To learn more about optimal number of images and aligning images for drone photogrammetry, check out our video on captured vs aligned images.
Myth 4. "Using RTK will help me avoid signal loss during a flight"
Myth number 4 surrounds the capabilities of an RTK drone. RTK systems are real-time kinematic systems. They correct positioning errors that normal drone GPS systems suffer from. They do not boost signals to your drone. If you’re flying in areas with low satellite signal strength you’ll still have those problems mapping with an RTK drone. Remember Myth Number 1? RTK systems are designed to improve your ‘real-world’ positioning, so if absolute accuracy is important in your project, an RTK system will help, but other than that, it will have little effect on your drone's signal strength.
Myth 5. "My take-off location will have no impact on my data quality"
Wrong! Say you’re doing a roof survey and you take off from the roof as opposed to the ground. When you do your overlap calculations you may find that, by default, your calculations are relative to the ground, skewing all of your data. For a roof inspection, you’ll want your calculations to be relative (remember relative accuracy?) to the roof, therefore you will need to have things like ground offset to be able to help you with that workflow.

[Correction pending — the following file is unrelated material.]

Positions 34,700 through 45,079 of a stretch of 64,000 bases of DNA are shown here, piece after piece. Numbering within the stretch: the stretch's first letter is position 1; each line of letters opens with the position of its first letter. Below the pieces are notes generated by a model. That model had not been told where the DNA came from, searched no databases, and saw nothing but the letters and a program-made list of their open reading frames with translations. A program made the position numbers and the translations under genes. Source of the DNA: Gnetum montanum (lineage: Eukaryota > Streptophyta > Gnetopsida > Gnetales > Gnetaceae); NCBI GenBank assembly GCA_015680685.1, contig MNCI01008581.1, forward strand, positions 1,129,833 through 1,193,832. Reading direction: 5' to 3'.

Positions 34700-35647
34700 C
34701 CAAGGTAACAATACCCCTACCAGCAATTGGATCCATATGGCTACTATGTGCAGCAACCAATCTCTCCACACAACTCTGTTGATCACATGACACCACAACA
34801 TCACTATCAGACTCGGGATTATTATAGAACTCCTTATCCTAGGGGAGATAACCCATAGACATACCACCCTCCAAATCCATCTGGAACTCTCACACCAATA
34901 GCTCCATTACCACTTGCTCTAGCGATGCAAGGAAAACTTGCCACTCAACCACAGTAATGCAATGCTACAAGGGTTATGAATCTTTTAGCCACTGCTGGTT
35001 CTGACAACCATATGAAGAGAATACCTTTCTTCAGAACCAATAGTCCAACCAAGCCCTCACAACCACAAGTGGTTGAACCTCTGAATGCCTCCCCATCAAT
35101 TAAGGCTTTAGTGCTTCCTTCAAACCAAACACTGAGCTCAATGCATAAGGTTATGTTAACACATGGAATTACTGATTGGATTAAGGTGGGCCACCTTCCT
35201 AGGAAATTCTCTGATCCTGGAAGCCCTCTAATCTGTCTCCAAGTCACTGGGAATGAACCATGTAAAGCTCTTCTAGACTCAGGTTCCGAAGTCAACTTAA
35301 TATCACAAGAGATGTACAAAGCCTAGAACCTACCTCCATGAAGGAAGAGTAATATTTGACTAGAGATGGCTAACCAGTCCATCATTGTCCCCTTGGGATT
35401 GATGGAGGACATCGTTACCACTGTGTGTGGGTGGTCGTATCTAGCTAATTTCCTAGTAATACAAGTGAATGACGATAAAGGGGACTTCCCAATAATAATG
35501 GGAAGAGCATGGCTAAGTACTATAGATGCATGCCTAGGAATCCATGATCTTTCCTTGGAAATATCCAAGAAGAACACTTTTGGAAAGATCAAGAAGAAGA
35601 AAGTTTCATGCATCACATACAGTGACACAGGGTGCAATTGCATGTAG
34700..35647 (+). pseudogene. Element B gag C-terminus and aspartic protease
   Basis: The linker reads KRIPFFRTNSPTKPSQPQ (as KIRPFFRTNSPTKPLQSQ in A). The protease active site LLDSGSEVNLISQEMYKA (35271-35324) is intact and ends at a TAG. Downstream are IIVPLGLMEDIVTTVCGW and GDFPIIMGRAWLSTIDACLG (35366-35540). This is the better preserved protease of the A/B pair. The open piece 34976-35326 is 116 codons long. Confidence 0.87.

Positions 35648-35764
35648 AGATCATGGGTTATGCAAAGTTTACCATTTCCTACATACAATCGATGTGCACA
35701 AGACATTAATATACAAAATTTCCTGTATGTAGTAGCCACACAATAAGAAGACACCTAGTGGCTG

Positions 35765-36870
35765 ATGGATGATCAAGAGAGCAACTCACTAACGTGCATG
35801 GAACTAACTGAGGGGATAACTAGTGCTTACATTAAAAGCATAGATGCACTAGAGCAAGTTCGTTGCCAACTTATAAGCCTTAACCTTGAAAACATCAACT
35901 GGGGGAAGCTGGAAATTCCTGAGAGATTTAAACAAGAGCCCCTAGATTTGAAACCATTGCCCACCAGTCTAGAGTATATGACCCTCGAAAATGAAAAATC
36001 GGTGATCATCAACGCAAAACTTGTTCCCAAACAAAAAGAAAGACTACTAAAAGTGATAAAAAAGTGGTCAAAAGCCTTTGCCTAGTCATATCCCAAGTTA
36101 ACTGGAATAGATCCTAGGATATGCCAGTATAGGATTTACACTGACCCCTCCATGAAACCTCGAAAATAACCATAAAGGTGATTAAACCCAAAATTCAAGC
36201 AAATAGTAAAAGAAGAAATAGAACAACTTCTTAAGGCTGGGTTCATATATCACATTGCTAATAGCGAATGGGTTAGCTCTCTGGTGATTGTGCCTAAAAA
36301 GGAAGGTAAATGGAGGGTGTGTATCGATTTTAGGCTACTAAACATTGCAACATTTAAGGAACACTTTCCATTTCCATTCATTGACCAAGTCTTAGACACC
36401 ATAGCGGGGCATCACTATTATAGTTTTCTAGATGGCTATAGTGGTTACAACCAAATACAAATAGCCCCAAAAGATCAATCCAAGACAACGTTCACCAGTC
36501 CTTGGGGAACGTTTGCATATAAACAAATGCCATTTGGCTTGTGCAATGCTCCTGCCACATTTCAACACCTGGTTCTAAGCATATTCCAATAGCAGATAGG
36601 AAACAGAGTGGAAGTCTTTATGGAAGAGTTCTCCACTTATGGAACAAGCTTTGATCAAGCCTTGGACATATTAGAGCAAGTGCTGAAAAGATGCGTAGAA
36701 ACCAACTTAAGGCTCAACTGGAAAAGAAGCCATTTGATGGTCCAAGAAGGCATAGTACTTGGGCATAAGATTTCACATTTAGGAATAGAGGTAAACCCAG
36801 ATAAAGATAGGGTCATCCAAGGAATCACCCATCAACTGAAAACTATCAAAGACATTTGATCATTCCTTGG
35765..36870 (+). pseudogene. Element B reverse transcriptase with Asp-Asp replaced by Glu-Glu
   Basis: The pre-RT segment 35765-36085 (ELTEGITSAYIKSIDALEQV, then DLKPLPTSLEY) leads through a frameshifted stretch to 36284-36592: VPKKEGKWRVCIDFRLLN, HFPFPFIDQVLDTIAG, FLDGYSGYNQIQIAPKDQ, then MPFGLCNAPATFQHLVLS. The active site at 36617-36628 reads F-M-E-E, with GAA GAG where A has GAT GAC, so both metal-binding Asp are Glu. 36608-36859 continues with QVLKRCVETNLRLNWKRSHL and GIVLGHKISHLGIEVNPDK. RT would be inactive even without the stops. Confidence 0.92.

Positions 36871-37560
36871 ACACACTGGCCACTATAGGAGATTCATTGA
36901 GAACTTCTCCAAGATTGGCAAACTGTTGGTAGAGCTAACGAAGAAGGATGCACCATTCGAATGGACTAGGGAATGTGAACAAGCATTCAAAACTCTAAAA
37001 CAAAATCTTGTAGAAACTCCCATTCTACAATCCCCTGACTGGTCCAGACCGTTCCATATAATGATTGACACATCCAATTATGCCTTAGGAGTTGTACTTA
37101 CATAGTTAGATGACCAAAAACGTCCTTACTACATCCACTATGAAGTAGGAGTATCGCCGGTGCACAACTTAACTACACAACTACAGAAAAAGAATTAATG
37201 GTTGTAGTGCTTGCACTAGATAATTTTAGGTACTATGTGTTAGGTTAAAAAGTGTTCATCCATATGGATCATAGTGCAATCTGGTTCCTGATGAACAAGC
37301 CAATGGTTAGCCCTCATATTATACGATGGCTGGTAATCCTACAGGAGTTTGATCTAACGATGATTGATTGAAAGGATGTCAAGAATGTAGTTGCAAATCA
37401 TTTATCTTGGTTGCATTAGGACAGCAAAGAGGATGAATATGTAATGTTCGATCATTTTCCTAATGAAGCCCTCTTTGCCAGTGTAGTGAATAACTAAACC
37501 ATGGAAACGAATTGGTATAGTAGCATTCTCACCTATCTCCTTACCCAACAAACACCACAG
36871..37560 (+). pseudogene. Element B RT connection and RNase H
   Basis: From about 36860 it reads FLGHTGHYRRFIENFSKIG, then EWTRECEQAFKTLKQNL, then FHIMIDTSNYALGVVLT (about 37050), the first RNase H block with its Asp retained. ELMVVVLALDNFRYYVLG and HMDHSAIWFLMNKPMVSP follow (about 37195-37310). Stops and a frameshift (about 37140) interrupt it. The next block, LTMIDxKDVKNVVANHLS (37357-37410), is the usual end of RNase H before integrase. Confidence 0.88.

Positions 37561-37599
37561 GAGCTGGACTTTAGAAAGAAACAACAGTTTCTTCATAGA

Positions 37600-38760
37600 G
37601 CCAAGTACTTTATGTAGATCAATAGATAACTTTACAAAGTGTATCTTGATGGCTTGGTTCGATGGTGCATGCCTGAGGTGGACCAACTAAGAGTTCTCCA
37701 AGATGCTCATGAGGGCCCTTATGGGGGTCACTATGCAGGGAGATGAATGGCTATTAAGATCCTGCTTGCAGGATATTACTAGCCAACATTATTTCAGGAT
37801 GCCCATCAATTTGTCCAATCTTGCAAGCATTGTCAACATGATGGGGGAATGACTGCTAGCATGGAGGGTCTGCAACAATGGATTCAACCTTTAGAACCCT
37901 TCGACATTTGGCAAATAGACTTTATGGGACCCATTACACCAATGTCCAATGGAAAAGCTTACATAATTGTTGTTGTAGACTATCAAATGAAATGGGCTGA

For example, when it comes to DJI drones, most take-off applications are relative to the take-off points so your altitude is very much a function of where you took off from. Learn more about ground offsets from this short video.
Drone mapping isn’t rocket science but requires a right combination of patience, experience and skills to get right. The myths that surround it often make it sound harder and misdirect you on your learning journey. The key to successful drone mapping and modeling lies in identifying your expected outcomes before you start. What do you or your client really need to see? How much detail do you really need? The accuracy and level of detail required will probably not be the same for all projects so be wary of over-engineering your solution. At the end of the day, it's the simple, consistent and efficient workflows that win.
If you want to learn more about drone mapping and modeling, our YouTube channel is packed full of tutorials and example scenarios to help you approach your next project.